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2009 Annual Science Report

University of Wisconsin Reporting  |  JUL 2008 – AUG 2009

New Frontiers in Micro-Analysis of Isotopic Compositions of Natural Materials: Development of Fe Isotopes

Project Summary

We are developing micro-analytical techniques to perform in situ Fe isotope analysis of Fe-bearing minerals by ion microprobe and laser ablation mass spectrometry. Iron isotope compositions are important signatures in tracking redox processes, chemical weathering, and dissimilatory iron reduction by bacteria. In situ micro analysis procedures will allow us to better apply the Fe isotope system by allowing one to determine Fe isotope compositions within a petrographic framework, minimize sample requirements, evaluate microscale heterogeneity, and inter-mineral isotopic equilibrium. Such in situ procedures are critical for analysis of samples that may be returned from future space missions or for analysis by instruments that can be deployed on space craft.

4 Institutions
3 Teams
1 Publication
0 Field Sites
Field Sites

Project Progress

We are evaluating the capabilities of the ion microprobe and femtosecond laser ablation (fsLA) for Fe isotope analysis of different Fe-bearing minerals. This work has focused on using the WiscSIMS facility and the newly installed fsLA system in the UW Radiogenic Isotope laboratory to determine the best instrument operating conditions. In parallel with this work, different Fe-bearing minerals are being evaluated for suitability of a Fe isotope standard. To date we have developed a series of Fe isotope mineral standards including magnetite, hematite, pyrite, and Fe carbonate (Table 1). This work has entailed back-scattered electron imaging and electron microprobe wavelength-dispersive analysis to determine the extent of chemical zonation, and major element composition.

Figure 2 A

Figure 2 A. ​Figure 2 A: Plot of Fe isotope composition of different magnetite standards measured by fsLA versus their Fe isotope composition determined using solutions. Error bars are 2-sigma. Figure 2B: Ternary diagram of magnetite compositions as determined by electron microprobe.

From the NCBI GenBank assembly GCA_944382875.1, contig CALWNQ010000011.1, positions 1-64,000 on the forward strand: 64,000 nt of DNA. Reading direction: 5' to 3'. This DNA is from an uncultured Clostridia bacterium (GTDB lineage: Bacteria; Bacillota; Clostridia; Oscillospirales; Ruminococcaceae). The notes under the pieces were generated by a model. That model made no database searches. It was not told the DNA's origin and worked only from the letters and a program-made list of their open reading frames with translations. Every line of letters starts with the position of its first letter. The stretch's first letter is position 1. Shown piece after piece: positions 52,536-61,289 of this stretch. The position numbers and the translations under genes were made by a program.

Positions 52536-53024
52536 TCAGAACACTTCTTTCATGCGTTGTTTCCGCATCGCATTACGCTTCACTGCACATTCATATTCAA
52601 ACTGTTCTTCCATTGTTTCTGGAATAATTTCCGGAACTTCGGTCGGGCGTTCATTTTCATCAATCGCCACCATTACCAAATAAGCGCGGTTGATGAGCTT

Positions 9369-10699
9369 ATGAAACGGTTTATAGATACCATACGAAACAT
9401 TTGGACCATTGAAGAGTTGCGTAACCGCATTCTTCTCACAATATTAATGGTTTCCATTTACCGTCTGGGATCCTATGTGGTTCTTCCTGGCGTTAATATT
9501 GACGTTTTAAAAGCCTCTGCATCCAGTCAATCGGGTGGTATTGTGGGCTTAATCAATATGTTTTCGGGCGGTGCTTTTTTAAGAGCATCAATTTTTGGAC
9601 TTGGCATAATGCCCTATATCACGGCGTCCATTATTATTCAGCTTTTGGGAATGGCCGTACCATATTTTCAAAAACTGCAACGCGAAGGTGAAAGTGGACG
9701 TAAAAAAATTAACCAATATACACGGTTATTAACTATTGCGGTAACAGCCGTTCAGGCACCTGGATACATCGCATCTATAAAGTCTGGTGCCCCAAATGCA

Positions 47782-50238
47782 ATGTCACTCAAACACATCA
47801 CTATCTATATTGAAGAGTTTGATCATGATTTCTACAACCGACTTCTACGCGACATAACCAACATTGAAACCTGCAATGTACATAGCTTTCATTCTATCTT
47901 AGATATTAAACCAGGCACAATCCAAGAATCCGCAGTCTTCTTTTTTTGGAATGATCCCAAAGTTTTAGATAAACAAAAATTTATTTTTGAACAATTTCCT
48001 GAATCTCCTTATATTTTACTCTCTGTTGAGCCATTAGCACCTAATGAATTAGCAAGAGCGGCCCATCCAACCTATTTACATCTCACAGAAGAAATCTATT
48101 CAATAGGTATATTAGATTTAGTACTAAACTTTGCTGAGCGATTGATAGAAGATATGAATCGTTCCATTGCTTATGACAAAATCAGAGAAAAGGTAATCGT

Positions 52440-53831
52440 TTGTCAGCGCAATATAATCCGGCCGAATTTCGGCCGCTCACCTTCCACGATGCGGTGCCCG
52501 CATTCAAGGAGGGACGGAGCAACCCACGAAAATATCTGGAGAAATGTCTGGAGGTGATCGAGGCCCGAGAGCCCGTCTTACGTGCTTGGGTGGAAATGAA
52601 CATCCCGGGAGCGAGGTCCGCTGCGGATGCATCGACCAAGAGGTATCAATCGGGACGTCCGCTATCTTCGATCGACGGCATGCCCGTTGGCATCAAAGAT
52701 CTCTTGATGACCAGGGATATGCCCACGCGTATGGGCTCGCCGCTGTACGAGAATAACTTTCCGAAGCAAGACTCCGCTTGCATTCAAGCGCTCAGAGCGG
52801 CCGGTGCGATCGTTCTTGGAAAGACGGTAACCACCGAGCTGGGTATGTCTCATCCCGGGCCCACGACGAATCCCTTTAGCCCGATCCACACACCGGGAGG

We have established the best running conditions for magnetite analysis by ion microprobe. With a 25 micron sized O- primary beam, the 56Fe/54Fe ratio can be measured to an internal 2-standard error precision of 0.15 ‰ based on 4 minutes of sputtering time. Multiple analyses of a single mineral grain indicate that overall external reproducibility (2-standard deviations) is the same. However, multiple analyses of magnetite grains that are homogenous to +0.050 ‰ define a 0.6 ‰ of δ56Fe values which are positively correlated with the ion yield (56Fe ion current normalized to primary ion beam current) (Figure 1). This variability in δ56Fe values in a chemically and isotopically homogenous material is probably the result of crystal orientation effects associated with ion channeling and implanting of O2 into the crystal structure resulting in relative changes in ion yield (Kita et al., 2010). We are currently investigating methods to minimize fractionation by using different energy offsets and primary acceleration potentials as well as developing methods to correct for crystal orientation mass bias effects based the crystallographic orientation of the mineral. We are also investigating related effects for oxygen and sulfur isotopes in magnetite and sphalerite (see project report: New frontiers in micro-analysis of isotopic compositions of natural materials: Development of O, S, Si, and Li isotopes). We highlight that this crystal orientation effect is not expected for phases such as pyrite or Fe carbonate and thus these phases may be more amenable to analysis by ion probe.

Table 1.

We are in the initial stages of developing methods for Fe isotope analysis using fsLA coupled to multi-collection inductively coupled plasma mass spectrometry (MC-ICP-MS). So far, we have focused on magnetite because this is the most important oxide mineral in banded iron formations, as well as early Archean black shales. Preliminary data indicates that the fsLA is free of matrix effects associated with sample heating as well as chemical differences in the phase (Figure 2), confirming the promise that ultra-fast laser pulses of ~100 fs (10-13 s) have clear advantages as compared to traditional nanosecond (10-9 s) lasers. For example, magnetite analyses are accurate over a wide range of magnetite compositions (Fig. 2A) that range from nearly endmember magnetite to samples with high concentrations of Ti, Mg, Mn and Zn (Fig. 2B). The internal (2-SE) and external precision (2-SD) of each analysis is ~0.15 ‰ in 56Fe/54Fe, which, remarkably, is only slightly poorer than that obtained using solutions. Laser spot sizes ranged from 15 and 20 microns and the sample was scanned back and forth (~5 passes) over a 75 micron linear segment. An analysis lasts 400 seconds and is a preceded by a 60 second gas blank analysis which is subtracted from the on-peak analyte measurement. These results demonstrate that fsLA, coupled to MC-ICP-MS promises to revolutionize in situ isotopic analysis of geologic materials for elements amenable to MC-ICP-MS analysis. In contrast, elements not readily analyzed using MC-ICP-MS, such as O and C, will likely remain in the realm of ion probe analysis.

Figure 1. ​Figure 1: The measured Fe isotope composition of different grains of magnetite standard 8 as determined by ion microprobe. The positive correlation between Fe isotope composition and ion yield reflects mineralogic orientation of the different magnetite grains